Suitable amino carboxylate chelating agents useful herein include nitrilotriacetates (NTA), ethylene diamine tetra acetate (EDTA), diethylene triamine pentacetate (DTPA), N-hydroxyethylethylenediamine triacetate, nitrilotri-acetate, ethylenediamine tetraproprionate, triethylenetetraaminehexa-acetate (HEDTA), triethylenetetraminehexaacetic acid (TTHA), propylene diamine tetracetic acid (PDTA) and, both in their acid form, or in their alkali metal salt forms. Particularly suitable to be used herein are diethylene triamine penta acetic acid (DTPA) and propylene diamine tetracetic acid (PDTA). A wide range of aminocarboxylate chelating agents is commercially available from BASF under the trade name Trilon®. A preferred biodegradable amino carboxylate chelating agent for use herein is ethylene diamine N,N'-disuccinic acid (EDDS), or alkali metal or alkaline earth salts thereof or mixtures thereof. Ethylenediamine N,N'-disuccinic acids, especially the (S,S) isomer have been extensively described in U.S. Pat. No. 4,704,233, Nov. 3, 1987 to Hartman and Perkins. Ethylenediamine N,N'-disuccinic acid is, for instance, commercially available under the tradename ssEDDS® from Palmer Research Laboratories.
Aminodicarboxylic acid-N,N-dialkanoic acid or its salt are also suitable amino carboxylate chelanting agents for use herein. The compounds can be represented by the following formula:
wherein each of Z1, Z2 and Z3 independently represents a COOM-containing group; wherein each of M independently represents either of a hydrogen atom, sodium, potassium or amine ion.
In the above formula, Z1, Z2 and Z3 may either be same with or different from each other, and examples of those groups are found among carboxymethyl group, 1-carboxyethyl group, 2-carboxyethyl group, 3-carboxypropan-2-yl group, their salts, etc. As concrete examples, there are glutamic acid-N,N-diacetic acid, glutamic acid-N,N-dipropionic acid, and their salts. Above all, glutamic acid-N,N-diacetate is especially preferred, in particular L-glutamic acid-N,N-diacetate.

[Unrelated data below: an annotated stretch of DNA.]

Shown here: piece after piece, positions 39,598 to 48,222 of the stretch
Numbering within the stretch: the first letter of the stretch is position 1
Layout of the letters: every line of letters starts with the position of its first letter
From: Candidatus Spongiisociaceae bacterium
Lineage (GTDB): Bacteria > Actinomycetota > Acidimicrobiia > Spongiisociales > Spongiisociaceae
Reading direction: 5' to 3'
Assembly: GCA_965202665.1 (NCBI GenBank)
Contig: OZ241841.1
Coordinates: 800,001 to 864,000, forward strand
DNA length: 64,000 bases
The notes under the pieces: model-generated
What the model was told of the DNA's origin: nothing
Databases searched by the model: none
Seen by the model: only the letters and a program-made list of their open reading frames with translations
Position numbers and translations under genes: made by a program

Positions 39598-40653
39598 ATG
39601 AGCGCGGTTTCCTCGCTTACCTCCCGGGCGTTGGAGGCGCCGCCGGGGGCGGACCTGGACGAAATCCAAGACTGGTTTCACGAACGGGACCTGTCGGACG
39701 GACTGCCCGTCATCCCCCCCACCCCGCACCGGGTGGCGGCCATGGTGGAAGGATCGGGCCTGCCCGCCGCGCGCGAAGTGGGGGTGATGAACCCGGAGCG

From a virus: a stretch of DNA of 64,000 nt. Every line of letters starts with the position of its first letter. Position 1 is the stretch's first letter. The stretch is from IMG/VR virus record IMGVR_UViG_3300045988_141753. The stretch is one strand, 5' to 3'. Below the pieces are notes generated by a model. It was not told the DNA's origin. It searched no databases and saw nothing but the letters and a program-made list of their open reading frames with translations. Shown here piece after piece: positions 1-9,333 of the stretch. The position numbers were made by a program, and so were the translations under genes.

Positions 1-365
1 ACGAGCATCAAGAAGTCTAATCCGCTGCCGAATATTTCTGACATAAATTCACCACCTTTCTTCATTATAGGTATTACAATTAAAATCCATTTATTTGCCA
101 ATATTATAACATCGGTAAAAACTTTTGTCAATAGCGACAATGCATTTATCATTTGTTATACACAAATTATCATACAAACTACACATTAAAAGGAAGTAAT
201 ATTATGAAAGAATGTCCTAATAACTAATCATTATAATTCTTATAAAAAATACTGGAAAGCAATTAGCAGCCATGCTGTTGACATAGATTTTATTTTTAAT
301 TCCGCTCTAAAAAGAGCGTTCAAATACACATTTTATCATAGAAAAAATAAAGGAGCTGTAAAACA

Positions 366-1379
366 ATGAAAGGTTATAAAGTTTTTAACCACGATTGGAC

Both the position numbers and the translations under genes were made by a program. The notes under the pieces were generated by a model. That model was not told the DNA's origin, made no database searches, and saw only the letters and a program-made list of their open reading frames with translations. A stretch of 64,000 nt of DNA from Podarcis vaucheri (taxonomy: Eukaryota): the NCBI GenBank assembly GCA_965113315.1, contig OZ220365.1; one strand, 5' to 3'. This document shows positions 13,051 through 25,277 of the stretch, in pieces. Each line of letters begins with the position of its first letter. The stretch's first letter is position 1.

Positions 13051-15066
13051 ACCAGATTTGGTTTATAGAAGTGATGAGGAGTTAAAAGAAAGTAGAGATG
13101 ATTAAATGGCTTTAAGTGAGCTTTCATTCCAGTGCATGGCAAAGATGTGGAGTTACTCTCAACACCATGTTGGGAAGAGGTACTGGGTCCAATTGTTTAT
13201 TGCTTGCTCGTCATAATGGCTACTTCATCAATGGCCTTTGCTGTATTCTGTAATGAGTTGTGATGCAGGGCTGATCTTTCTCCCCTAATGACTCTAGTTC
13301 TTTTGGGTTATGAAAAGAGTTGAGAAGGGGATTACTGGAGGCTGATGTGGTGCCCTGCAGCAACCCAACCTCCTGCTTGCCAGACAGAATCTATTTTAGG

Other suitable chelating agents include ethanoldiglycine and methyl glycine di-acetic acid (MGDA).
Further carboxylate chelating agents useful herein include low molecular weight hydrocarboxylic acids, such as citric acid, tartaric acid malic acid, lactic acid, gluconic acid, malonic acid, salicylic acid, aspartic acid, glutamic acid, dipicolinic acid and derivatives thereof, or mixtures thereof.
Suitable polymers acting as nanoclay dispersant include polymeric polycarboxylated polymers, including homopolymers and copolymers. Preferred for use herein are low molecular weight (from about 2,000 to about 30,000, preferably from about 3,000 to about 20,000) homopolymers of acrylic acid. They are commercially available from BASF under the Sokalan PA range. An especially preferred material is Sokalan PA 30. Sodium polyacrylate having a nominal molecular weight of about 4,500, is obtainable from Rohm & Haas under the tradename ACUSOL® 445N. Other polymeric polycarboxylated polymers suitable for use herein include copolymers of acrylic acid and maleic acid, such as those available from BASF under the name of Sokalan CP and AQUALIC® ML9 copolymers (supplied by Nippon Shokubai Co. LTD).
Other suitable polymer dispersants for use herein are polymers containing both carboxylate and sulphonate monomers, such as ALCOSPERSE® polymers (supplied by Alco) and Acusol 588 (supplied by Rohm&Hass).
Polyethylene imine polymers are also useful in the method of the invention. This kind of polymer is available from BASF under the Lupasol tradename.
With reference to the polymers described herein, the term weight-average molecular weight (also referred to as molecular weight) is the weight-average molecular weight as determined using gel permeation chromatography according to the protocol found in Colloids and Surfaces A. Physico Chemical & Engineering Aspects, Vol. 162, 2000, pg. 107-121. The units are Daltons.